“We can see out of the dream,” Stoneteller told him. “They can’t see in.”

Gray Wing blinked. “Am I here, or dreaming in my nest on the moor?”

“Both.” Amusement lit up Stoneteller’s eyes so that, for a moment, they looked as bright as a kit’s. “For now, all that matters is here.”

Gray Wing stiffened as he saw the speckled pelt of a gray she-cat. “Quiet Rain.” His chest tightened as he recognized his mother curled in her sleeping hollow. Her soft eyes clouded as she followed the rippling light playing on the cave walls. “Is she okay?” he asked Stoneteller.

“She’s fine,” Stoneteller assured him.

“I wish I could tell her we survived the journey, that Clear Sky is well—Jagged Peak, too, despite his injury. She was so worried about us, setting out—even though she told us it was the right thing to do.”

“I’ll let her know,” Stoneteller promised.

Gray Wing hardly heard her. Jagged Peak and Clear Sky are well. It was only half true, and that knowledge brought sorrow that stabbed like an icicle at his heart. Should he confess that Jagged Peak was lame now, his hind leg crippled by a fall from a tree? I swore I’d protect him.

And what about Clear Sky? Gray Wing’s littermate might be safe, but he was so changed that Quiet Rain would hardly recognize her firstborn son. They had found the prey-rich land they had hoped for, but the cats that had traveled through the mountains as one had split into two groups when they reached the warm fields and forests of their new home. Clear Sky had taken possession of the woods with a few of his old tribe mates. It pained Gray Wing to admit it, even to himself, but his brother had become brutal in guarding his share of the plentiful prey.

Shame warmed Gray Wing’s pelt. I failed them—and my mother.

He felt Stoneteller trying to catch his eye, but could not meet her gaze.

“It’s not your fault, Gray Wing.” She swung her muzzle toward her skinny tribe mates. “Having little makes cats share.” She touched her nose to his shoulder softly. “Having much makes us greedy.”

Gray Wing lifted his head sharply. Did she know what he was thinking? Clear Sky had once been his closest friend. Now they faced each other like rivals.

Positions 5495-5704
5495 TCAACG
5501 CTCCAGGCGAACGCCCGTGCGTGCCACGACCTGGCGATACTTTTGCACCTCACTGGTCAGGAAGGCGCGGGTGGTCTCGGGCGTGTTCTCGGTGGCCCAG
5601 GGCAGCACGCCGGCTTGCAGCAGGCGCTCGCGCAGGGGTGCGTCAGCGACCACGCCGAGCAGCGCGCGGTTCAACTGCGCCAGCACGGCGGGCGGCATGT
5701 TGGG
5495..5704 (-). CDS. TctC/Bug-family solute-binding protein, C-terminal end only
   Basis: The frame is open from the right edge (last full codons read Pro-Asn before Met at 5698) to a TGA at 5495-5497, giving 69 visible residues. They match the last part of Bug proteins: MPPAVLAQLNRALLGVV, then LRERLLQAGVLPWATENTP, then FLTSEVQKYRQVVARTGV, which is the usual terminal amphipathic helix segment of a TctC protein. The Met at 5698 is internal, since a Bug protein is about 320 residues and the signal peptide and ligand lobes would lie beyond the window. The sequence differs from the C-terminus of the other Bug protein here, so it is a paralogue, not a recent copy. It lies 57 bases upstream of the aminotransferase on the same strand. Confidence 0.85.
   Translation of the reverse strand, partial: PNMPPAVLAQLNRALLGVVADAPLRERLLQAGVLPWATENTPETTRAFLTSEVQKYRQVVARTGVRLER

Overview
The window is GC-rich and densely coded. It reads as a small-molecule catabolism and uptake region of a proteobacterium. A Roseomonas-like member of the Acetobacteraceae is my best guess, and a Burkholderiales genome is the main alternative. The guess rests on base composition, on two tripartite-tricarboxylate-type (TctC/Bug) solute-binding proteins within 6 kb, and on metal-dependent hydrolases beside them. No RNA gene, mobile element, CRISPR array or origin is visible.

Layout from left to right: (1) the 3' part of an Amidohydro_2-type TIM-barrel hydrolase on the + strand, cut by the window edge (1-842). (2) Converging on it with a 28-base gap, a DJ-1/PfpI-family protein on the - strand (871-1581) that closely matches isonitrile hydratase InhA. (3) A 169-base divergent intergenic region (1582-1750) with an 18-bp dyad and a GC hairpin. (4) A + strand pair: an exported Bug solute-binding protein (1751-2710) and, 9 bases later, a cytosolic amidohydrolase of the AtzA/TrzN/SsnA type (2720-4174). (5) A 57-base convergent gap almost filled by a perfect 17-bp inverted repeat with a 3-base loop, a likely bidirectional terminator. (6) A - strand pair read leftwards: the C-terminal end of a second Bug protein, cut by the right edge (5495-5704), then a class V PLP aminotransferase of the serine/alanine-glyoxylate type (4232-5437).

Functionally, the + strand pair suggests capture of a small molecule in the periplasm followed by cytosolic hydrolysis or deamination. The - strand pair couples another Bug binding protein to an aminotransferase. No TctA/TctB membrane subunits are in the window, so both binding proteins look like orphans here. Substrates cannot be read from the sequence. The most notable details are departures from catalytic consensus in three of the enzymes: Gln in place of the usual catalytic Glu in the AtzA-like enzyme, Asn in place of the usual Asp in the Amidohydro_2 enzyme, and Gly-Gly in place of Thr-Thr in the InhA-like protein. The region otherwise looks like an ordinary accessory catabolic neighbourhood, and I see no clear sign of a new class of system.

“I’ve lived long.” Stoneteller tipped her head. “I must warn you: greed is only the beginning.” Her eyes darkened. “There will be war.”

Gray Wing swallowed. “With Clear Sky?”

“Don’t be scared,” Stoneteller soothed.

Gray Wing lifted his head. “I’m not scared!” But his heart quickened. How can I fight my own brother?

“Remember the cats who love and trust you,” Stoneteller murmured. “You and Clear Sky may be divided, but you still have Jagged Peak.”

Warmth filled Gray Wing’s chest as he remembered his younger brother’s courage and loyalty.

“And Turtle Tail?” Stoneteller’s eyes rounded with curiosity. “How is she?”

“She’s happy.” A loving purr choked Gray Wing’s mew.

“You recognized the strength of her love at last.” Stoneteller’s eyes shone. “I’m glad.”

Gray Wing shifted his paws. He could picture Turtle Tail now, sleeping beside him as he walked in his dreams. Pebble Heart, Owl Eyes, and Sparrow Fur would be curled at her belly, still kits but growing each day. Though they were the offspring of a kittypet, he loved them as his own and they loved him, as much as Turtle Tail loved him.

A pang jabbed his heart. He missed them all, even though he knew that his pelt was touching theirs, far away on the moor. How? As his mind began to cloud with confusion, he tugged his thoughts back to the cave. For now, this is all that matters.

He turned wistfully toward Stoneteller, but she was staring toward the waterfall, faint moonlight dappling her face.

She closed her eyes. “Why have you come here?”

Did I choose this dream? Unease flickered beneath Gray Wing’s pelt. Somethi ...